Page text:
Clooney and Wiesel Co-Chair Human Rights Award
NEW YORK (A.W.)—On March 10, the “100 LIVES” initiative, which aims to celebrate survivors of the Armenian Genocide and support efforts to keep the legacy of gratitude alive, was launched in New York.
The initiative is led by a group of Diasporan Armenians including President of Carnegie Corporation Vartan Gregorian and entrepreneurs Ruben Vardanyan and Noubar Afeyan.
The project aims to uncover and recount stories about survivors and their saviors, which will be collected through academic research, personal accounts, and story submissions by the public to the 100lives.com website.
“The humanity, generosity, strength, and sacrifice shown by those who saved so many Armenians compel us to tell these stories,” said Ruben Vardanyan, co-founder of 100 LIVES. “Now is the time to shine a light on those most extraordinary lives, to build on the lessons they teach us, and to express our gratitude for what they did.”
Academy Award winner and activist George Clooney joined Vardanyan on stage in a panel moderated by Gwen Ifill, managing editor of Washington Week and co-anchor and co-managing editor of PBS NewsHour. When asked why it was important for him to be involved in such a project, Clooney explained that it is these types of initiatives that help shed light on ongoing atrocities. “We don’t want to triage in the end, I think that’s silly and too late. Our thought was let’s explore any way we can to expose these things and make it more difficult to happen in the broad daylight, because we know it happens in the dark,” said Clooney.
“We really want people to get involved with 100 LIVES, to celebrate those that overcome adversity and give back to others, just as the Armenian community is doing in this Centenary year,” said Clooney.
“As a tangible expression of gratitude,” 100 LIVES will also invest in “Gratitude Projects” relating to Armenia, countries with a strong Armenian diasporan community, or countries with links to the people, families, institutions, or communities that saved and helped Armenians during the genocide.
The “100 LIVES Aurora Prize for Awakening Humanity” was also announced as a means to empower modern-day saviors. The annual grant of $1 million will be awarded to a recipient who will, in turn, present it to the organization identified as the inspiration for his/her action.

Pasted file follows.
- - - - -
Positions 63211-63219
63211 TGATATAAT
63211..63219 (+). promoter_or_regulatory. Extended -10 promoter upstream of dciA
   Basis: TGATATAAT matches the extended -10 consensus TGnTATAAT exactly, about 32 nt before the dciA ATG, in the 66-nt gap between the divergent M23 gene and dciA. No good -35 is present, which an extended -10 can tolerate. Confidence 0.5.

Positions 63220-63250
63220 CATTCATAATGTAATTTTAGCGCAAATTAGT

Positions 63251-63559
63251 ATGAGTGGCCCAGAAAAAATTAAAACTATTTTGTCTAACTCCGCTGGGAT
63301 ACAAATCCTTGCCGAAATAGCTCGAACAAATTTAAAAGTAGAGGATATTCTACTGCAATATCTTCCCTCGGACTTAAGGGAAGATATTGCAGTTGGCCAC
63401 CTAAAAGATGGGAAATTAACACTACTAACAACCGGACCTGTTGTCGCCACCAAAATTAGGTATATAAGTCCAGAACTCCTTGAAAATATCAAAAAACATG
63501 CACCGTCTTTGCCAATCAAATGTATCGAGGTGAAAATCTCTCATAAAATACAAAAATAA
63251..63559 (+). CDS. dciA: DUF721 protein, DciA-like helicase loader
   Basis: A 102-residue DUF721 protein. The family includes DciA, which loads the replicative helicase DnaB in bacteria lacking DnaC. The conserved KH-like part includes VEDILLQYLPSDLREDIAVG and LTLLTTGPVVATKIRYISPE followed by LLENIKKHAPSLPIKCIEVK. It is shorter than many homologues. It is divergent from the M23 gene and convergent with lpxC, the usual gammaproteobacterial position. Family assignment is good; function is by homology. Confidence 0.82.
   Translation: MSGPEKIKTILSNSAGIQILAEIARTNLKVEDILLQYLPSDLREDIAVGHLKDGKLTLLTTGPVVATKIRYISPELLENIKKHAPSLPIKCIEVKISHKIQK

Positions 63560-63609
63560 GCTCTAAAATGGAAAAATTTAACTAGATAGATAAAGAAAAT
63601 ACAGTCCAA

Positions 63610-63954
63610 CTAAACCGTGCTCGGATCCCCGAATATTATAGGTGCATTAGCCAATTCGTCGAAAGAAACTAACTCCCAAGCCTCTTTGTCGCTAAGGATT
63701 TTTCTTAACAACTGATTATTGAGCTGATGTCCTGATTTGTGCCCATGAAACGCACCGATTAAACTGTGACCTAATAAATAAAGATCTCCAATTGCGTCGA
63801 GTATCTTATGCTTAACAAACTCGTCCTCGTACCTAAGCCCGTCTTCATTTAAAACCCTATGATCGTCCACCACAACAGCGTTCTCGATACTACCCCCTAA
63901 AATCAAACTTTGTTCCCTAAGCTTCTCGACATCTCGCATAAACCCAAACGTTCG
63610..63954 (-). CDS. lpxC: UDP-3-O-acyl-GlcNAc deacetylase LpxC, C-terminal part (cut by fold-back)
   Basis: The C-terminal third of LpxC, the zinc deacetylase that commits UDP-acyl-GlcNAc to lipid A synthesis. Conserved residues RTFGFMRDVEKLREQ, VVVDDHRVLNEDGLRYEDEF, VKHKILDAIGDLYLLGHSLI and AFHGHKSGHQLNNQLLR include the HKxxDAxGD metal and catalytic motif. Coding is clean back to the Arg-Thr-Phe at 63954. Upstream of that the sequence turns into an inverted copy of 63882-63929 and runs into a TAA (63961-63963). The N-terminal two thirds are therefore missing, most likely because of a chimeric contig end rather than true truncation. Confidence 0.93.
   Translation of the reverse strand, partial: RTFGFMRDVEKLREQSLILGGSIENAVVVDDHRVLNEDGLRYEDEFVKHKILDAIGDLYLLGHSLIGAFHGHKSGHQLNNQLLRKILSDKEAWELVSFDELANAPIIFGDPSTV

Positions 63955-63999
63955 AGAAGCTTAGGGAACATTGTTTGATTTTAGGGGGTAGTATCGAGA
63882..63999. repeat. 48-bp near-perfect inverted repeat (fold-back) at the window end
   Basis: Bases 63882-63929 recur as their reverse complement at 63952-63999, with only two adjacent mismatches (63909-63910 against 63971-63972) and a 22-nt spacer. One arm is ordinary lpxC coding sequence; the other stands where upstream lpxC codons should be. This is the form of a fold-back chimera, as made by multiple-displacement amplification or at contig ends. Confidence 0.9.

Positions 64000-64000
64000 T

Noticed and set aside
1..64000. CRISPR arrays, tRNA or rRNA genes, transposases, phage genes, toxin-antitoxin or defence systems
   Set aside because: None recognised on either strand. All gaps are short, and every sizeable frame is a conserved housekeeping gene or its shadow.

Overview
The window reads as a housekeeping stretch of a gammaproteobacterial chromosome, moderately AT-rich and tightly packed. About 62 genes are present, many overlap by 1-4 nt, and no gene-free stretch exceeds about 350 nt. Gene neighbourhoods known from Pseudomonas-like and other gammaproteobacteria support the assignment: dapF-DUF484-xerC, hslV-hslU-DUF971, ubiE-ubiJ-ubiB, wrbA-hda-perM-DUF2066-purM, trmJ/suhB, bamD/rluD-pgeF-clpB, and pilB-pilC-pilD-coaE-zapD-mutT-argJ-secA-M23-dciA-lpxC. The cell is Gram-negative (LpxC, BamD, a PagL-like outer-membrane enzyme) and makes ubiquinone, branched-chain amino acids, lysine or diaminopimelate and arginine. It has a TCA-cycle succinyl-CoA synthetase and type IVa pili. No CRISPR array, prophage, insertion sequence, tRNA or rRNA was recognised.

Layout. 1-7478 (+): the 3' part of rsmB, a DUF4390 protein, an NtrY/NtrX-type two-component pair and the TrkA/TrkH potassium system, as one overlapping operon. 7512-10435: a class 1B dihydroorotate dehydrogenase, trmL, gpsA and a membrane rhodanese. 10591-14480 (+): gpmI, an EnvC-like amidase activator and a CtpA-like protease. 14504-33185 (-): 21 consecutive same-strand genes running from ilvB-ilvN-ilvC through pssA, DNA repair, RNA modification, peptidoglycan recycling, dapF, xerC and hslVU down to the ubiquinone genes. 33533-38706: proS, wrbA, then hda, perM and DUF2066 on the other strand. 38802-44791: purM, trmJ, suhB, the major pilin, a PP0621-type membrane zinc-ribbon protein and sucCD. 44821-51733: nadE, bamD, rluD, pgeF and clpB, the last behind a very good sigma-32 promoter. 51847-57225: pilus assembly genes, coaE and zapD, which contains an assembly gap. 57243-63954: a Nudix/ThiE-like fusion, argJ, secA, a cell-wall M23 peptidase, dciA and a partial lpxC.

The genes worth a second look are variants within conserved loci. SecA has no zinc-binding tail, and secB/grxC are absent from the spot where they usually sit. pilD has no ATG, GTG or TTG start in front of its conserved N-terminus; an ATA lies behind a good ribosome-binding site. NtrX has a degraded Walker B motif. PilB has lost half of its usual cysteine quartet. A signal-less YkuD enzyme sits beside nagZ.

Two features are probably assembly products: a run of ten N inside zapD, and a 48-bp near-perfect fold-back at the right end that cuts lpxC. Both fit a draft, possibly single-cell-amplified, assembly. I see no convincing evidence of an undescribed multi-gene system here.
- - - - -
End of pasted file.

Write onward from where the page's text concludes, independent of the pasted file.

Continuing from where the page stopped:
The selection committee of the annual Aurora Prize is made up of human rights champions from around the world, including George Clooney; Nobel Peace Prize winners Elie Wiesel and Oscar Arias; Mary Robinson, former UN High Commissioner for Human Rights; Gareth Evans, former Australian Foreign Minister and President Emeritus of the International Crisis Group; globally respected human rights activist Hina Jilani; and Carnegie Corporation of New York President Vartan Gregorian.
100 LIVES has announced that Clooney will award the inaugural prize at a ceremony to be held in Yerevan, Armenia, on April 24, 2016.
Clooney, who is one of the founders of “Not on Our Watch,” a 100 LIVES partner organization, will join Elie Wiesel, a human rights advocate and chairman of the American Holocaust Memorial, as co-chairman of the prize’s selection committee.
“I have personally witnessed the devastation that genocide wreaks, which sadly continues today,” said Wiesel. “But I also recognize the resilience of the human spirit.”
“We must remember and honor the remarkable efforts of those saviors who intervened a century ago to prevent such atrocities from ever happening again,” he added.
The Aurora Prize is named after Aurora Mardiganian who, as a child, survived the Armenian Genocide and went on to devote her life to providing humanitarian relief and raising awareness about the plight of the Armenians. Mardiganian is best known for starring in “Ravished Armenia,” also known as “Auction of Souls,” a 1919 American film based on the Armenian Genocide.
One of Mardiganian’s relatives, Ani Karabashian, addressed the crowd on behalf of the family and stressed the importance of the initiative.
100 LIVES will also digitize the written record of the Armenian Genocide to preserve the memory of the genocide.
“There are a small number of survivors of the Armenian Genocide left with us. It is crucial that we ensure that, as we approach the Centennial, we take this opportunity to leave a lasting imprint of what happened a century ago onto the world’s collective conscience,” said Vartan Gregorian.
“Resilience, strength, survival, and gratitude are characteristics exhibited by Armenians, though not by us exclusively. They are found in all people,” said 100 LIVES co-founder Noubar Afeyan, adding, “We developed the concept of #BeArmenian #BeAlive to encapsulate the strength of the human spirit, not just for Armenians but for everyone.”